You have several choices: tap water, water from another tank, Reverse Osmosis or De-Ionized purified water, softened water, bottled water, rain water, or collected water.
The easiest and most obvious - and usually the cheapest - is to use tap water. Tap water is available to almost anyone keeping an aquarium, and is almost always going to be fine for your fish. However, you do need to be aware that if your tap water is from a municipal water supply, or if you have a holding tank for your water supply, you probably have chlorinated water, and you will need to use a dechlorinator or a chloramine remover to make the water safe for your aquarium, depending on which compound is used in your water system.
Water from Another Aquarium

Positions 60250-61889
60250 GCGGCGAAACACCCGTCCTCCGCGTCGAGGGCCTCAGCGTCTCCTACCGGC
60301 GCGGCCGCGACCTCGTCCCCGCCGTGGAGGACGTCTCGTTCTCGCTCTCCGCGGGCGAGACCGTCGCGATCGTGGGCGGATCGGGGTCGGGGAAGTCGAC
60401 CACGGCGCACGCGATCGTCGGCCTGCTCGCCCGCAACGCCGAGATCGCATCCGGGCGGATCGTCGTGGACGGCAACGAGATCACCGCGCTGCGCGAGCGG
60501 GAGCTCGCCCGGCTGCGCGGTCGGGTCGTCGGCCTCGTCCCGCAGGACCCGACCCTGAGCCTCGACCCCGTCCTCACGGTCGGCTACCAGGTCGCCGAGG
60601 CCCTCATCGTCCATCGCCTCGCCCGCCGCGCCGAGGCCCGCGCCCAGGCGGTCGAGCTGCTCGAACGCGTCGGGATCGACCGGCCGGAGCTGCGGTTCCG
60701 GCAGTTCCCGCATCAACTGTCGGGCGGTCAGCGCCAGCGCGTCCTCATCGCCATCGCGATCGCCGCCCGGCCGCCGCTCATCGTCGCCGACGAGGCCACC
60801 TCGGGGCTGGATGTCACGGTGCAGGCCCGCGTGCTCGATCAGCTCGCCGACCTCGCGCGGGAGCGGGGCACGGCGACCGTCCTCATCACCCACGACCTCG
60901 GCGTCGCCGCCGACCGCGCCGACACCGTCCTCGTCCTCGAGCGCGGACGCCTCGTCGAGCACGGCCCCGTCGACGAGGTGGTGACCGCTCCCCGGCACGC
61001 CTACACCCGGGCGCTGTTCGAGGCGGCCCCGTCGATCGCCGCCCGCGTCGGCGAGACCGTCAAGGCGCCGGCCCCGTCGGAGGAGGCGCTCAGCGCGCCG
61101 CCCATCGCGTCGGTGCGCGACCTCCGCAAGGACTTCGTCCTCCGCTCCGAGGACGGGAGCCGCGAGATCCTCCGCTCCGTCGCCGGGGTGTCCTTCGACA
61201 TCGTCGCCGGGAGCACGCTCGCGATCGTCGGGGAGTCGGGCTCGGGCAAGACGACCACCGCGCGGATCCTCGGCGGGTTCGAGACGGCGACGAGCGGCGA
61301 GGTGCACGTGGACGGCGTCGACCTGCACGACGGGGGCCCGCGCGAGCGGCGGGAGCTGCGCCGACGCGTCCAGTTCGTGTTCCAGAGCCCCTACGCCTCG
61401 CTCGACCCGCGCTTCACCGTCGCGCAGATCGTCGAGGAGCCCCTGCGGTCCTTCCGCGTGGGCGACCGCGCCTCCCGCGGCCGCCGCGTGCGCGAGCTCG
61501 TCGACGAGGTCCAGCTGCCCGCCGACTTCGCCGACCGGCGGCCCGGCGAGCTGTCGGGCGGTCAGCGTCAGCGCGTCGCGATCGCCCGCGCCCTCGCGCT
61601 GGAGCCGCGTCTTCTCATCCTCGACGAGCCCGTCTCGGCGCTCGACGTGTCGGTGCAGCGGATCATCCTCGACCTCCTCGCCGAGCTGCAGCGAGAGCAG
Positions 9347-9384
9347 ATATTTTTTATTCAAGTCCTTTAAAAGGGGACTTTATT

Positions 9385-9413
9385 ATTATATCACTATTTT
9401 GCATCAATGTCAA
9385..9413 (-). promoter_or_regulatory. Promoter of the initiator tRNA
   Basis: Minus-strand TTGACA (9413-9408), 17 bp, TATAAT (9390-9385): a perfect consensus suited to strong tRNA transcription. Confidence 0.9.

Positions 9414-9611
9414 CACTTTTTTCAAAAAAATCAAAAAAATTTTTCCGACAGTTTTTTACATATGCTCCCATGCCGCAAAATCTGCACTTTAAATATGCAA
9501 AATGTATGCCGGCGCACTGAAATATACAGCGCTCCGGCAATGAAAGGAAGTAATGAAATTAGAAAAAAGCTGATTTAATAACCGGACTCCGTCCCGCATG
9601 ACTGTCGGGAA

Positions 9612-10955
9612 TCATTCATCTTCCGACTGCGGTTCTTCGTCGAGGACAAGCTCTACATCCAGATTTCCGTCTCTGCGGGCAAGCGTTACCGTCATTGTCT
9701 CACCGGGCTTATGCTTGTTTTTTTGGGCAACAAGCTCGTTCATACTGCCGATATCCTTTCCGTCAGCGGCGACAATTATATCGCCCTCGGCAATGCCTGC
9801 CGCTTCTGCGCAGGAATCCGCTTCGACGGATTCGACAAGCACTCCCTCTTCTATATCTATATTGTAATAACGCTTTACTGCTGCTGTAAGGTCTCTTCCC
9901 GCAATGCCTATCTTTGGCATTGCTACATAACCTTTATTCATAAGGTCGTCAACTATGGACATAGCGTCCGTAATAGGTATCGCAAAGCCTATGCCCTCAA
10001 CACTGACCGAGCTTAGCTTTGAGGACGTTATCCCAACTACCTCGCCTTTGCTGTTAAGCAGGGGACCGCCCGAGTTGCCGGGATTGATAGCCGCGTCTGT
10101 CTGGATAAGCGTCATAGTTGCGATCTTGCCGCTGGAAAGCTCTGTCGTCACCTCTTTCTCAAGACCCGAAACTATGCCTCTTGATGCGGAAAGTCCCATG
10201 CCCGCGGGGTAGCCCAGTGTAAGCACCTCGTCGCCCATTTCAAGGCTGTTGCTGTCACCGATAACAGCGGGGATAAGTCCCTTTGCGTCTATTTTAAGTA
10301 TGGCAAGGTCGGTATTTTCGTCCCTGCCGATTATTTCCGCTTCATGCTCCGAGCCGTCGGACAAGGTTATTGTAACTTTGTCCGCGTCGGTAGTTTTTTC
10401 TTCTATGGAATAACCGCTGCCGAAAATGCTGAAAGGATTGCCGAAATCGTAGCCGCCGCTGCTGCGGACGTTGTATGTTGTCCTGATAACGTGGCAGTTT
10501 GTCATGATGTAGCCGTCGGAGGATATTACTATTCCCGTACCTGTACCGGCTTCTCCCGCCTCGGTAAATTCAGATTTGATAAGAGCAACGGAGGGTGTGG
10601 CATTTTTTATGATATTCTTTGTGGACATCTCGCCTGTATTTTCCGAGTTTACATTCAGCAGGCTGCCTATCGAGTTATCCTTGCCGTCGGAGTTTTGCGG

Water from another aquarium is another possibility. This can sometimes be helpful when setting up a new tank, but it has many drawbacks. If you do not know the history of the tank and what the water conditions really are in this tank, this can pose a risk of disease or chemical toxicity to your fish. This is especially true of water from tanks in pet stores where rapid turn-over of fish can introduce a disease into the water with no opportunity for the store employees to detect the disease. Additionally, the benefits that presents to the cycling process are minimal. Between the risks of this behavior and the minimal benefits, this is not recommended. The exception to this is when moving a used tank, where taking as much of the water from that tank as possible dramatically helps the biological filter get restarted, if the filter was live and operational before moving the used tank.